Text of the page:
I sat across his desk from him as he used his soldering gun to burn texture onto wood. It had changed drastically from the previous day. It had been a rough-cut hunk of white oak, a piece he’d scavenged after lightning killed the eighty-year old tree. After ten hours of carving, gouging and sanding, the hunk took on the form of a small bird. Today, he added the feathers.
He wore two sets of glasses - his usual pair and his bifocals. He peered through both sets, studying his work. Next to the soldering gun, he had a small gouge, and in a piece of soft pine, he had stuck the legs. They were made of copper wire that he meticulously cut, twisted, and etched until every crease of “flesh” and the curves of the tiny claws were just so. He made everything but the eyes. Those, he ordered from a ceramic eye company.
He spared the book on his desk a look, making sure that the layering was coming along as it should.
“I’m glad you decide to stay another year,” I said.
“My wife wants me to retire so we can take cruises,” he said. “I suppose I can carve just as well on a boat deck as in this office.”
“At least she won’t make you give that up.”
“Oh no. She knows a cash cow when she sees one.” He shook his head, his brow drawn down. “I used to make all sorts of things and just give them away, and one day she put her foot down and said I should make money off them. It’s in her blood; she can’t help it.” His wife was Vietnamese. He made so much off his carvings that he had to get a business license and report his income to the IRS. ”I think it was when I made a violin for one of the doctor’s children that she insisted I charge for it.”
I blinked deliberately. “You made a violin?”
“Yes. I’m going to make a guitar for him,” he gestured to the office next door, “out of the same tree this came from,” he waved the bird. ”It’s his tree, so I’ll give him a discount.”
I shook my head. “So, what are you feathering today?”
“A youth grosbeak.”
He leaned forward and let me take the bird while he turned the book around for me to see. One side of the feathering was complete, and I could see exactly how the bird would look once he painted it. He would spend a day layering, dabbing, and washing color over the body until it was perfect. Then, he would paint the legs, pop them in, and add the eyes. When he finished, it would look as though a real grosbeak was perched on his pine block - a perfect replica. It would go for $200, easily.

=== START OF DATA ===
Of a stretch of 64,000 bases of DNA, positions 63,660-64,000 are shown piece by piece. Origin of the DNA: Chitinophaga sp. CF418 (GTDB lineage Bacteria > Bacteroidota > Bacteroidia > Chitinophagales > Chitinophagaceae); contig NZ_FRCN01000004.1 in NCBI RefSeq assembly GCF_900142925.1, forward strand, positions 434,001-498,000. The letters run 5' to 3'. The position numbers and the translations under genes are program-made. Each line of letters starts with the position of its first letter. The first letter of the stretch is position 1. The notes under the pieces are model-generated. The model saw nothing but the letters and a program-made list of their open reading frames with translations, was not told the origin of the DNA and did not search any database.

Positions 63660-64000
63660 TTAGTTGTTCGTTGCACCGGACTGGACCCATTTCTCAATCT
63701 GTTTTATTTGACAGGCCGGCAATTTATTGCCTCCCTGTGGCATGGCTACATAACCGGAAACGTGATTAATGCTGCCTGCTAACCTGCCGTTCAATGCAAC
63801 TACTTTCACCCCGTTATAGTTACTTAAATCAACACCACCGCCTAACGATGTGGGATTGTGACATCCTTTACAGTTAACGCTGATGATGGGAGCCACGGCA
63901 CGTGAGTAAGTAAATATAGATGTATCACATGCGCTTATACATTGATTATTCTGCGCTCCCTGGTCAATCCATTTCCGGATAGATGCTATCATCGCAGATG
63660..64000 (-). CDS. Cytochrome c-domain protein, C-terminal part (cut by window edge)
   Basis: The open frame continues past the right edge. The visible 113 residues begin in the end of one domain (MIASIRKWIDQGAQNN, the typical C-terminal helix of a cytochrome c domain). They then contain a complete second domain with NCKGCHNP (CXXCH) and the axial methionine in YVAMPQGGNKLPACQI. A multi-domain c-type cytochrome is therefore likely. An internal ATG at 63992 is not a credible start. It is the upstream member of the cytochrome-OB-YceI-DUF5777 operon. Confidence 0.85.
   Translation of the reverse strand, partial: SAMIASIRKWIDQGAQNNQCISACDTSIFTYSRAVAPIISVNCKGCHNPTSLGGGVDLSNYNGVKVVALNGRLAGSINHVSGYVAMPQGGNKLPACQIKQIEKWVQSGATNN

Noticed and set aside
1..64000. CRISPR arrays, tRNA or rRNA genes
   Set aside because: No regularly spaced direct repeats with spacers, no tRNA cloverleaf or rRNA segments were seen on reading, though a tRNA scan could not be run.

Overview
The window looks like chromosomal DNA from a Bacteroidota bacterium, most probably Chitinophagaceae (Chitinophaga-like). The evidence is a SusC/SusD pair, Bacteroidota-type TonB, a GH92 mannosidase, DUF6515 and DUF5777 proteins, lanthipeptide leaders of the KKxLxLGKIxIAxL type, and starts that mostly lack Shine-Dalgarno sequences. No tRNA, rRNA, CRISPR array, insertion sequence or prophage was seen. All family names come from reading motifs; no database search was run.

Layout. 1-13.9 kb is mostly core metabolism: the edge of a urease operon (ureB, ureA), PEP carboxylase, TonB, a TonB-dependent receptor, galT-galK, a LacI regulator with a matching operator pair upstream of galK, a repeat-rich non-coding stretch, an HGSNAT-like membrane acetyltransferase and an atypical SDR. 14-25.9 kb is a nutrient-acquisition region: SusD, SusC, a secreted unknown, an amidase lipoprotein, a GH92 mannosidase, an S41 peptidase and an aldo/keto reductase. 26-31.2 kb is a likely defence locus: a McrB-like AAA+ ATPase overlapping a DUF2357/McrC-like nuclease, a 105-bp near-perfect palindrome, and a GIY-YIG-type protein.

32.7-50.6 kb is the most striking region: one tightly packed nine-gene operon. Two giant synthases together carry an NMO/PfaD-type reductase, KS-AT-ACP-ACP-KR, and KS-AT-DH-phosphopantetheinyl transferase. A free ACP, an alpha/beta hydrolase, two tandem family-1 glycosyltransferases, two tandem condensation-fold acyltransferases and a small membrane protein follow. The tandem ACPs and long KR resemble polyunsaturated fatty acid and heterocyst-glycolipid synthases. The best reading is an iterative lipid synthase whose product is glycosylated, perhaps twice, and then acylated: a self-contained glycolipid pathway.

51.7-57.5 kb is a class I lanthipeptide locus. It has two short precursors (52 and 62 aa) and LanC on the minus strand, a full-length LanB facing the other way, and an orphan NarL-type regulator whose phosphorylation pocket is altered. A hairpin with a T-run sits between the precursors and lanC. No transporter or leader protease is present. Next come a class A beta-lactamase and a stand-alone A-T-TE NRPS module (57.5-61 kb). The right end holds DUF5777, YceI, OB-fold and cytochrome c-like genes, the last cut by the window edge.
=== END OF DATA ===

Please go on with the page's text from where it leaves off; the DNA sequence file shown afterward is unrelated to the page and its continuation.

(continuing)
“May I look?” I asked, pointing at the book.
“Sure,” he said, taking the bird from me and sliding the book over the desk. The motion sent a spill of curlicues over the edge of the desk. “I suppose I’ll be chided for that,” he murmured as he looked down at the mess.
“Well, you have to do something to pass the time until the whistle blows.”
That made him smile. He liked to compare the job to something blue collar. He’d been in it for over twenty years but only recently felt pressure to stay in his office a required number of hours every day. It was just another reason to call it quits.
“We punch our time cards like the sheepdog and coyote,” he said.
When we weren’t working, he carved and I read, or we sat together and talked. One day we sat outside and watched as a hawk tried to pluck a squirrel from the side of a pine tree. I was rapt as I watched the tree rat wait until the last possible moment to scoot around the tree, just out of the hawk’s grasp. The raptor would squawk, fly back, adjust, and fly in again. We stood watching for so long that we grew bored and went back in the building.
Now, it was too cold to stand outside comfortably.
“I saw a crow dead on the side of the road on my way in this morning,” he said. “Strange business. Crows are too intelligent to get killed in the road.”
I looked up from his book on North American bird species. “I saw something on Discovery about how crows in some city or another would drop nuts into crosswalks and let cars run over them. They watched for when the people would cross and knew they would be safe to retrieve the nuts.”
“It’s nice to have someone that enjoys learning around this place.” He grinned at me, and I chuckled. We were, after all, in a building on a college campus. ”What are you looking for?”
“A particular type of black bird,” I said, turning the book around to him.
“Did it have a breast of burnt orange and a light yellow beak?”
“No, its breast was cream.”
“Oh, then it was a regular blackbird and not an oriole. Did you kill it?”
“No,” I said, stunned.
“Pity,” he said, picking up the soldering gun. A curl of smoke and the scent of charring wood filled the office. “Terrible birds, blackbirds. They rob bluebird nests. Did you know?” I shook my head when he looked up at me. He nodded. “They aren’t native. Some moron thought it was a brilliant idea to bring to America every bird Shakespeare mentioned in a play or poem. They call them starlings, trying to give a trashy bird a better name. Kill every one that you can.”